Associate professor of history at Georgetown University

Armies are not and do not behave as humanitarian organizations, but they can be momentous forces for change. When a slave-holding Confederate officer approached General Benjamin Butler for return of slave “property” under terms of the Fugitive Slave Law, Butler did not resolve the question of escaped slaves’ status, but rather realized that no simple resolution of that question was possible for a U.S. Army officer in 1861, who had taken an oath promising defend the U.S. and uphold its “rules and articles,” which in 1861 included a Fugitive Slave Law and a Constitution that recognized slaveholders’ rights to slave property.

There was no question that Butler had to be perceived as proceeding from military necessity, a truism that held throughout the conflict, sometimes aiding and sometimes impeding emancipation. Recall the military situation on May 23, 1861: North Carolina had left the Union just three days earlier. Retaining the slave states of Maryland, Kentucky, and Missouri, (Delaware less so) loomed large among Union war objectives in 1861 because doing so was necessary to winning the war. For Union forces to appear to disturb slavery as white citizens of the Border States contemplated secession could tip the balance. Whatever Butler’s innermost reasons (unknowable, given Butler’s distinctive opportunism, but unlikely to have been humanitarian), no U.S. Army officer acting as an officer could interfere with slavery for “humane” reasons in 1861. Instead, Butler used the very ambiguity that would frustrate abolitionists throughout the war to deprive a Confederate officer of useful laborers and in so doing used the power of the U.S. government against rather than in support of slavery. In 1861, that was novel.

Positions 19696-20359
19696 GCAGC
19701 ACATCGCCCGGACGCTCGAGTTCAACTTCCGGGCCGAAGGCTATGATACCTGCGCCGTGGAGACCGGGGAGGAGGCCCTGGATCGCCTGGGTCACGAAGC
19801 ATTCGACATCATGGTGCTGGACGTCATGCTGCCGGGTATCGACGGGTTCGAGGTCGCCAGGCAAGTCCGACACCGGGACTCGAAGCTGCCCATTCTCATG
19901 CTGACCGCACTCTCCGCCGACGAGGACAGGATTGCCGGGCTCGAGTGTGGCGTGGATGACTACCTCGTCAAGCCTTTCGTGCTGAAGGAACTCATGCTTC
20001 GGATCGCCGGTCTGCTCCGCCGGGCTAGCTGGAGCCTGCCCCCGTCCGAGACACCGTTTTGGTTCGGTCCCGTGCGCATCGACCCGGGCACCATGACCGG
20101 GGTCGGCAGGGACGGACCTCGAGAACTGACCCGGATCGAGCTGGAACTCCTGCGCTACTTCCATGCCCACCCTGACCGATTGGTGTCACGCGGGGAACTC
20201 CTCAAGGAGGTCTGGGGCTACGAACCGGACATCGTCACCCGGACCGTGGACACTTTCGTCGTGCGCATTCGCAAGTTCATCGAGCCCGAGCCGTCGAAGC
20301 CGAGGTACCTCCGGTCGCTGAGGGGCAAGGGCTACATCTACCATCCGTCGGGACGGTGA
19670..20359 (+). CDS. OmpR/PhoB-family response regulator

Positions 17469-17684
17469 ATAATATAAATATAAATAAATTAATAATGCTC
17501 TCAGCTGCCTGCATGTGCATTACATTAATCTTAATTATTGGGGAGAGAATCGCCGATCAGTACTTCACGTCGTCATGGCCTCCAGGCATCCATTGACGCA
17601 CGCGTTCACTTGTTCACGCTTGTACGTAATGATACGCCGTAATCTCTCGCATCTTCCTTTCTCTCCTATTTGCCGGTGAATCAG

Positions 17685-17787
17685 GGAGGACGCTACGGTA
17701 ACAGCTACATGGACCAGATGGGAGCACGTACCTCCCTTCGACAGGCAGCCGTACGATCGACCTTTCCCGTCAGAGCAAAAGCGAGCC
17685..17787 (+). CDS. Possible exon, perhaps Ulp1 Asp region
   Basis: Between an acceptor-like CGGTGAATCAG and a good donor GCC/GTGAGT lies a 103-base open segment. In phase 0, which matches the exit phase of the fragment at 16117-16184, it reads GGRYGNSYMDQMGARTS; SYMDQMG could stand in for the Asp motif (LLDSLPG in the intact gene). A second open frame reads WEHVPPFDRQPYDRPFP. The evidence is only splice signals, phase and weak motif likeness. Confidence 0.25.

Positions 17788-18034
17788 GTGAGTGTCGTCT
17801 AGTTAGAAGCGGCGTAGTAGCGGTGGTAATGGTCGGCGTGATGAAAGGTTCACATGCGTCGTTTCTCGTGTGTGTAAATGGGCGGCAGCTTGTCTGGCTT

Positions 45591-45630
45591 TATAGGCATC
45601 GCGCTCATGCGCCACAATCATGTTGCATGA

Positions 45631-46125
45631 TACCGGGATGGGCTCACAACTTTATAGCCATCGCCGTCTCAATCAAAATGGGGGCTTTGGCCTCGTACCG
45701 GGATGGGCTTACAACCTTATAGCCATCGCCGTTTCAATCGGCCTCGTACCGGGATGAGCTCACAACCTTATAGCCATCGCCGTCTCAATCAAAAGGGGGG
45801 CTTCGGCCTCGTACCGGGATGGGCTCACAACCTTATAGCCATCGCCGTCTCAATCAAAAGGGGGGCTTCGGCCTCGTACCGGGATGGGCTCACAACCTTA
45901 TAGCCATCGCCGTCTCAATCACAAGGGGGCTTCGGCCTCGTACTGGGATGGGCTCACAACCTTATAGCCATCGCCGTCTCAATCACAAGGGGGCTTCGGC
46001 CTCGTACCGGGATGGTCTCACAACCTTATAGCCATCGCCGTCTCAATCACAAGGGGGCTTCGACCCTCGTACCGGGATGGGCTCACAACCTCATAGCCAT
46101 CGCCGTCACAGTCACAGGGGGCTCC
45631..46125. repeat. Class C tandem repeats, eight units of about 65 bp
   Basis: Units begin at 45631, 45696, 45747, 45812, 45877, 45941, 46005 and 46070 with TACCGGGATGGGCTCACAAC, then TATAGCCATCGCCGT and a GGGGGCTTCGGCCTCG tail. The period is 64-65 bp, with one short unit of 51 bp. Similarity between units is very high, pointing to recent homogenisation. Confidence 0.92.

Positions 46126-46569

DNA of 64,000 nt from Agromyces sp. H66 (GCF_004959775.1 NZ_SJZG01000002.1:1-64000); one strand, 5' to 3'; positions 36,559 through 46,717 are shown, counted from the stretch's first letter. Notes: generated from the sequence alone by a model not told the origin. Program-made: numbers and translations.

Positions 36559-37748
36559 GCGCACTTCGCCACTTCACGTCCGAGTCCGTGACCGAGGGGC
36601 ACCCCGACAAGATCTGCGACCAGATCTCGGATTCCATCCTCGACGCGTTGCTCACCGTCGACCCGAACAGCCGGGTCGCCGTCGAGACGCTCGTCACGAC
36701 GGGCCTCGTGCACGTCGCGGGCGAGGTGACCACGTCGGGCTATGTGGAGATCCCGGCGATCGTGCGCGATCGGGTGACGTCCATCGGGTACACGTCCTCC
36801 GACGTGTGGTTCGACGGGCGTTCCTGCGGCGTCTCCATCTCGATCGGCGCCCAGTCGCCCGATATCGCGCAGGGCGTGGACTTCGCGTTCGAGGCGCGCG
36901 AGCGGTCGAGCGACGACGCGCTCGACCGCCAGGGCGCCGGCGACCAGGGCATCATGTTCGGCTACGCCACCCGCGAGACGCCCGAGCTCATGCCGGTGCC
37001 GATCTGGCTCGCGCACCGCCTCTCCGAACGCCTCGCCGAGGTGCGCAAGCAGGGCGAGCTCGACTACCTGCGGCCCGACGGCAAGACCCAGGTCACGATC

Two groups of people bypassed debate over motives to focus on the opening thereby created. The first were African American fugitive slaves who flocked to Fort Monroe and named it Freedom’s Fort, along with additional thousands who ran to Union lines throughout the occupied South. The fates those refugees met varied widely, but whatever they were, they were not ownership by another human being and slaves recognized the difference. The second group consisted of enlisted Union soldiers, many of whom, regardless of their attitudes toward slavery before the war, were changed by their experiences of war and their interactions with slave refugees so dramatically that they concluded that the only way to save the Union was to destroy the problem that caused secession in the first place; if Butler’s plan of treating escaped slaves as “contraband” helped, motives mattered little to them.